As recently as a decade ago, few would have suspected the fast-food industry capable of fresh thought and innovation. For years, the sector operated on a basis of regularity and familiarity, churning out the same menu items cooked the same way to the same customer base. But competition has increased, and the clientele has become more discerning. In such an atmosphere, what's an old-time burger slinger to do?
Find clever new ways to make a buck, that's what.
In the days before people started to be more careful about what they ate, fast-food restaurants could get away with having a limited menu of bland, nutrition-deficient items. Leading the charge was McDonald's
That isn't the case anymore. Since most of the major fast-food empires are publicly traded and have to do battle with determined rivals, they need to come up with ways of boosting revenue that top those of the competition.
Sometimes that results in a company that moves in what amounts to a new direction entirely. Several years ago, McDonald's, encouraged by the high margins Starbucks
In spite of the commanding presence of Starbucks in American cities, people can't seem to get enough designer coffee, and Mickey D's has been selling plenty of it; two years after they were rolled out nationwide in mid-2009, the McCafe products were contributing more than 6% to overall company revenues.
In turn, a onetime innovator like Starbucks has been encouraged to come up with its own "new and improved!" items. This past summer it introduced its line of Refreshers beverages, odd-tasting concoctions that attempt to blend thirst-quenching, fruity drinks with the kick of caffeine. But different can be risky in chains so heavily identified with one type of product. Recent visits by this writer to various Starbucks indicate that Refreshers haven't been all that successful; customers overwhelmingly seem to prefer the chain's coffee staples.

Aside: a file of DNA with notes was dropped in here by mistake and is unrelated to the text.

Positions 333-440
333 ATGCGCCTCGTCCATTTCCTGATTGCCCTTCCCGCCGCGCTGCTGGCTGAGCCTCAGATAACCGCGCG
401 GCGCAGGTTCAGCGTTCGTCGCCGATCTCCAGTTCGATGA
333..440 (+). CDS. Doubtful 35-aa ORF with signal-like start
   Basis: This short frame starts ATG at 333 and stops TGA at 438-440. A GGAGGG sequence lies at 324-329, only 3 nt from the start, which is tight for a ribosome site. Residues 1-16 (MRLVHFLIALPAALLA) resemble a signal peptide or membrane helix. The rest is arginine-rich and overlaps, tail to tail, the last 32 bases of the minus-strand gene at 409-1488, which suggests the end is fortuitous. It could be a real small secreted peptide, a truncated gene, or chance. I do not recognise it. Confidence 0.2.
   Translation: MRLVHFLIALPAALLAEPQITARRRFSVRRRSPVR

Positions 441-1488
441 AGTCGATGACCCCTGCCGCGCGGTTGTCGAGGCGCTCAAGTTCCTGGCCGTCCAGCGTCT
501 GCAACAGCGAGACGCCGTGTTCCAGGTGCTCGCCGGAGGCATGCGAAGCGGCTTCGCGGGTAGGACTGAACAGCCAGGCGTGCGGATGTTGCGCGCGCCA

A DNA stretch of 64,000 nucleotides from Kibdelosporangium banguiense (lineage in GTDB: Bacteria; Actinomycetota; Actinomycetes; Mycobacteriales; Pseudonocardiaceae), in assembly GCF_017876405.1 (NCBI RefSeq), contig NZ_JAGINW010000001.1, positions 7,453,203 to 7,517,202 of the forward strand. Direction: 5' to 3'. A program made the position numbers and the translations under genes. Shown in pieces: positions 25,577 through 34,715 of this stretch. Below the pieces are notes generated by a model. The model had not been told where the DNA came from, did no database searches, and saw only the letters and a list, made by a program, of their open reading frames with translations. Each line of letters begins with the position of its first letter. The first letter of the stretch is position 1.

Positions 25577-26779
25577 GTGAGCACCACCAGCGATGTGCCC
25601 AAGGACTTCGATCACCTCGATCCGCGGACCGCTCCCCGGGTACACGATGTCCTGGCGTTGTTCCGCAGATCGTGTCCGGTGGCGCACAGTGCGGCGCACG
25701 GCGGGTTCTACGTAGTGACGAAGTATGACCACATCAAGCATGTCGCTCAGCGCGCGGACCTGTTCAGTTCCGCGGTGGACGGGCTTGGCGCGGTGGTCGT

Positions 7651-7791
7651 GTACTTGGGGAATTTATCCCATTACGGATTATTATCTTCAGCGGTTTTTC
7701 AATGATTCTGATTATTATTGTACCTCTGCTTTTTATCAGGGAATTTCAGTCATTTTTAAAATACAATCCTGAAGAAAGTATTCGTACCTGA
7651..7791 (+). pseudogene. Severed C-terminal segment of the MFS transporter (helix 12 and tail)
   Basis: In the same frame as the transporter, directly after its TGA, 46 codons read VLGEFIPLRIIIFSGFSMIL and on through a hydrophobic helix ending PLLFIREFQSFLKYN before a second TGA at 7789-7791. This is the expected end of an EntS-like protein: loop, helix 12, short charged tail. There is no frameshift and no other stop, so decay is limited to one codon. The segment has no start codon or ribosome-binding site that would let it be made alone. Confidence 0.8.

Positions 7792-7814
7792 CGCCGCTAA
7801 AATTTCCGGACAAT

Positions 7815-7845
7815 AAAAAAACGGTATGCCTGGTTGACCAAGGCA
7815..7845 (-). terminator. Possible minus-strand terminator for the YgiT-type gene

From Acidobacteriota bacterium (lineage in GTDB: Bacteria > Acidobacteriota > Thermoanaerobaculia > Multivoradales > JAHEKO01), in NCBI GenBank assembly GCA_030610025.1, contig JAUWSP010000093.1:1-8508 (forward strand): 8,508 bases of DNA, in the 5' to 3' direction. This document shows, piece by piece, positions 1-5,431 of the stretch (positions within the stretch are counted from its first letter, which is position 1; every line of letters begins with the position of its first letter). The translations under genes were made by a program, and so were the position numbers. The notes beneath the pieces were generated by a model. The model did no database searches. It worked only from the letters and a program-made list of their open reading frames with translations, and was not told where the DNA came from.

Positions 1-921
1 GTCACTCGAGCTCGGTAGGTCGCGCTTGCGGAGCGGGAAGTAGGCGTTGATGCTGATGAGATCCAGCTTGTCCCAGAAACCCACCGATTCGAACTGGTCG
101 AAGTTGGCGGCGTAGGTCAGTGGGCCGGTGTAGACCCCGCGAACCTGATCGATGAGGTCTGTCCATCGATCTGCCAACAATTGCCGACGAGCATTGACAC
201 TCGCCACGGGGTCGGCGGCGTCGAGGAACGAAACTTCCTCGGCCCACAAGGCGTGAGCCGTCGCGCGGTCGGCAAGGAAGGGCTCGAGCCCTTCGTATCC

Another company taking the designer-java route is Dunkin' Donuts, the flagship chain of Dunkin' Brands. The company's move into this area was more synergistic than for McDonald's, as much of its business was already derived from coffee; it needed only to broaden those offerings with espresso-based drinks.
Cleverly, the company also expanded beyond the doors of its 10,000-plus doughnut shops, selling its brews in "K-Cup" pods for the popular Keurig home coffee-making units from Green Mountain Coffee Roasters
Tasty taco twist
Recent fast-food menu hits aren't based on the popular hot brown liquid. The success story of the year belongs to Yum! Brands'
Simple but effective. More than 100 million of the funky tacos were sold in the first 10 weeks after nationwide rollout. By comparison, it took McDonald's 18 years to sell that many hamburgers.
Now seemingly everyone is trying for the next Doritos Locos. For many, that means tapping into the rising health-consciousness of the American eater. For example, privately held Subway has apparently discovered a way to keep avocados naturally fresh, and it's pushing the healthy green ingredient in such offerings as its Turkey and Bacon Avocado Sub.
Fast food isn't what it used to be. In the old days, could anybody have imagined McDonald's offering, for example, something like its Blueberry Banana Nut Oatmeal (packed with -- gasp! -- fresh fruit)? But these days, doing something new, different, interesting, and buzzworthy is not only a way to increase customer numbers. It's also essential for any chain that wants to thrive and survive.
Survival, though, is tough in the competitive food and beverage business. Green Mountain Coffee Roasters, for instance, has seen top- and bottom-line erosion in recent quarters. Can it turn itself around? For an expertly brewed cup of analysis on the company, download our premium report. Get a full year of analysis and regular updates.